Letter To The Editor: Memorial Park Is In 'Poor Condition'

The Township Committee is being urged to 'properly maintain' the local park dedicated to veterans.

To the Editor:

I cannot believe the poor condition of Memorial Park.

The grass not cut no trimming, edging or weeding and the park benches not stained. The park looked terrible. This is an insult to the community and the veterans.

I have been involved in the Memorial Day Parade for many years and Memorial Park was always in excellent condition. We should remember that on Memorial Day in Memorial Park we honor the memory of those men and women who gave their lives for America in the cause of freedom, democracy and peace.

I hope in the future the Township Committee will see to it that Memorial Park will be properly maintained.

Frank A. D'Antonio


07016 June 08, 2012 at 10:58 AM
Wow, I thought it looked great for the parade. Please, give the DPW workers a break, they're a great bunch of hard working people. doing a lot and the best they can. Many streets have huge holes, no money for that either. We support and remember our veterans beautifully every year. A lot of prep goes in to the parade and, setting up chairs, speakers, etc for the closing ceremonies. Perhaps you should address this with township administrator...make sure it's corrected for next year. Or, organize a community clean up day.
Lynda Feder June 16, 2012 at 03:25 PM
As a member of Green Thumb Garden Club, it was upsetting to read this comment. Each year Green Thumb GC provides, plants, and maintains the red white and blue flowers as well as the mums in the fall. We have been doing this for well over a decade. On a recent visit to the park, I found that the above comments are without basis in fact. The grass was cut and the flowers are growing nicely. Everyone should keep in mind that this park as with much of Cranford was underwater last fall. As you can imagine soil from the beds needed to be replaced before flowers could be planted this year. I'm sure other work was done to restore the park after the flood. I commend the work of Parks Director, Steve Robertazzi, the Cranford DPW and the Green Thumb Garden Club for their commitment to this important place. Lynda Feder, Green Thumb Garden Club
Monk June 16, 2012 at 08:34 PM
I wonder, what is the volumetric rate of water take up for a tree? I'm not for cutting down trees in a flood plain to make a park, but I doubt that trees are any defense against flooding, aside from erosion protection. It's not like trees are dry sponges waiting to sop up massive amounts of water, is it?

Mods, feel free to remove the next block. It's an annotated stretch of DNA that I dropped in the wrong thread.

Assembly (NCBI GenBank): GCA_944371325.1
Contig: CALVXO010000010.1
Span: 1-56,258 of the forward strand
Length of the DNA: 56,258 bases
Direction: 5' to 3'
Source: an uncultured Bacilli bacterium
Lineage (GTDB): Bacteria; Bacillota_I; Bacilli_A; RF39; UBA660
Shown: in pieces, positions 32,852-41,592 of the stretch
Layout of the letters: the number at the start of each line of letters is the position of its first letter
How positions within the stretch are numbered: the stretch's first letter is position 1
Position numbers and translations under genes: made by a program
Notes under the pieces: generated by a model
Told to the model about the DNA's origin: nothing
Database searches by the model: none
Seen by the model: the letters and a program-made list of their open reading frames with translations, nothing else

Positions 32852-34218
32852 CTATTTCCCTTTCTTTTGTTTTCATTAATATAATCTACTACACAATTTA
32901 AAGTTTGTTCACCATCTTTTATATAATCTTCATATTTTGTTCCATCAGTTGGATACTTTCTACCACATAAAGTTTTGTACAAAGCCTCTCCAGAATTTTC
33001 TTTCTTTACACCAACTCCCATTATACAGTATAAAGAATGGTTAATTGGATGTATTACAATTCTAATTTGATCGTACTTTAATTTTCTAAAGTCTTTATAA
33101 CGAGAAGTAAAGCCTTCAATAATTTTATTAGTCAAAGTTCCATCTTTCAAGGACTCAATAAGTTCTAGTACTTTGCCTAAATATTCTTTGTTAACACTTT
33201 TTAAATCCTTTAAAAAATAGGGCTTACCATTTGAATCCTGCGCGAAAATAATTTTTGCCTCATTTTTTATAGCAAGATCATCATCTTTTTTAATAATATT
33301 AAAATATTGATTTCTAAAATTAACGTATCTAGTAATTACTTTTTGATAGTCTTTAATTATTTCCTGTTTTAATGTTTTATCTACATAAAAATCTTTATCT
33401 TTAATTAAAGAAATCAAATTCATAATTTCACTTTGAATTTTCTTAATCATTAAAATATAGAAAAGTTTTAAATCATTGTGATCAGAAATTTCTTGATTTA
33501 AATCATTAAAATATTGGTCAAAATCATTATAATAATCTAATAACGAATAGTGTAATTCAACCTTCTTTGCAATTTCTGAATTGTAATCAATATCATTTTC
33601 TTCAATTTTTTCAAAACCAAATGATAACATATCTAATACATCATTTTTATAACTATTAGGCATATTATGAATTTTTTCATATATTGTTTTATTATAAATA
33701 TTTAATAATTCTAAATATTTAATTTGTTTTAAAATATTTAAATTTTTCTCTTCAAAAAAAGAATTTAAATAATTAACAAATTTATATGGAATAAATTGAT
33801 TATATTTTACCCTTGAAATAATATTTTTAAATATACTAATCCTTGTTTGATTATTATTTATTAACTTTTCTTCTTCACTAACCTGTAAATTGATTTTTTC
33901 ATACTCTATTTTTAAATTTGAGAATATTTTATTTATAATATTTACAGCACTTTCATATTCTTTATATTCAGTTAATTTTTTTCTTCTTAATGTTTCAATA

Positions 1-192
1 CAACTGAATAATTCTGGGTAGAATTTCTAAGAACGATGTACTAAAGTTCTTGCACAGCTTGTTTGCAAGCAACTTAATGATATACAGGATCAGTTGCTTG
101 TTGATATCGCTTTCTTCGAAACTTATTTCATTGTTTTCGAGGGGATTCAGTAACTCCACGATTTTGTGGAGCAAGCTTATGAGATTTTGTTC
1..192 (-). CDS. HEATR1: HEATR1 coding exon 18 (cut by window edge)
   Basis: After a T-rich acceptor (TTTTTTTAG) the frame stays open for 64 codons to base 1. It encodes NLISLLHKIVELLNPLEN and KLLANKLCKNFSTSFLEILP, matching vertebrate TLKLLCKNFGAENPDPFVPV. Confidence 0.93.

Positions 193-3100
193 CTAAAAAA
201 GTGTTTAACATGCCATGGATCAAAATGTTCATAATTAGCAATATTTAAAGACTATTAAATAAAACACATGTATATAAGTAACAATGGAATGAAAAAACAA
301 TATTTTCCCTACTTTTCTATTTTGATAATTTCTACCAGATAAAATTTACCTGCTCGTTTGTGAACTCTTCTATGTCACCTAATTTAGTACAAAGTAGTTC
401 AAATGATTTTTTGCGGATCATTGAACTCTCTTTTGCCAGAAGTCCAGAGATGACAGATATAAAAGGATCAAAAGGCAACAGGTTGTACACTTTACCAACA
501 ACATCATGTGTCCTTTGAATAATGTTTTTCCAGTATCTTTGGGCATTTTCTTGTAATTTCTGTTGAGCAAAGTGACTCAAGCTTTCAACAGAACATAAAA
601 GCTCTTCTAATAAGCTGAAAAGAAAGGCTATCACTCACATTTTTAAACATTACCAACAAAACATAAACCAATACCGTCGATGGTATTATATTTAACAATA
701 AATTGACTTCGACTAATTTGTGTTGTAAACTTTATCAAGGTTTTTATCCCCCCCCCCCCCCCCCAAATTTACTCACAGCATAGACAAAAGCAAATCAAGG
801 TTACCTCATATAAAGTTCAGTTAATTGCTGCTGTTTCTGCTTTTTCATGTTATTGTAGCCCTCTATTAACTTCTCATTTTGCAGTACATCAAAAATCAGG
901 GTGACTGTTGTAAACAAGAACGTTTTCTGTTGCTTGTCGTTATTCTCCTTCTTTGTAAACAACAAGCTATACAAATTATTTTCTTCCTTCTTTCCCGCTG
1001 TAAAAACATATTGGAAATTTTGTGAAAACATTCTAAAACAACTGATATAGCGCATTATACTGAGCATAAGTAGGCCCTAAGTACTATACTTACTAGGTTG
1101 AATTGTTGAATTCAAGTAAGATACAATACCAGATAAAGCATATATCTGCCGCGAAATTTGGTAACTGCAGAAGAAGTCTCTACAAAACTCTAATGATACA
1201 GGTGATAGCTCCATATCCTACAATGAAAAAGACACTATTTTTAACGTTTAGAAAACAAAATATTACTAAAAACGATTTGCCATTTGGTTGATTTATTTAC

Lynda Feder June 20, 2012 at 02:49 AM
I don't think that Don knows much of the history of Hanson Park which by the way has nothing to do with the condition of Memorial Park. Recently six trees in relatively poor condition were indeed removed from Hanson Park to make way for a grass meadow that will replace the highly invasive japanese knotweed, All were either invasive species or damaged. Hardly a muddy mess. At least 150 native species trees were planted in Hanson Park since the inception of the Hanson Park Conservancy in 2005 as well as hundreds of native shrubs and perennials. Trees are continually donated and planted in Hanson Park, often in honor of Cranford residents. Many have enjoyed doing this as a way to honor friends and family members and to give back to the community. The only "extensive" natural growth that is removed is Japanese Knotweed. The creation of Hanson park has provided the community with an interesting place to gather for family reunions, weddings and other community events. Hardly a waste of time or energy for those who have donated their time and energy to this community effort. The Environmental Commissions suggestions are indeed sound and the Hanson Park Conservancy has done much emphasize that fact by planting native trees and shrubs and by conducting educational programs around the rain and butterfly gardens.
Steve June 21, 2012 at 01:56 PM
I miss that last significant vestige of wild growth in the center of town.


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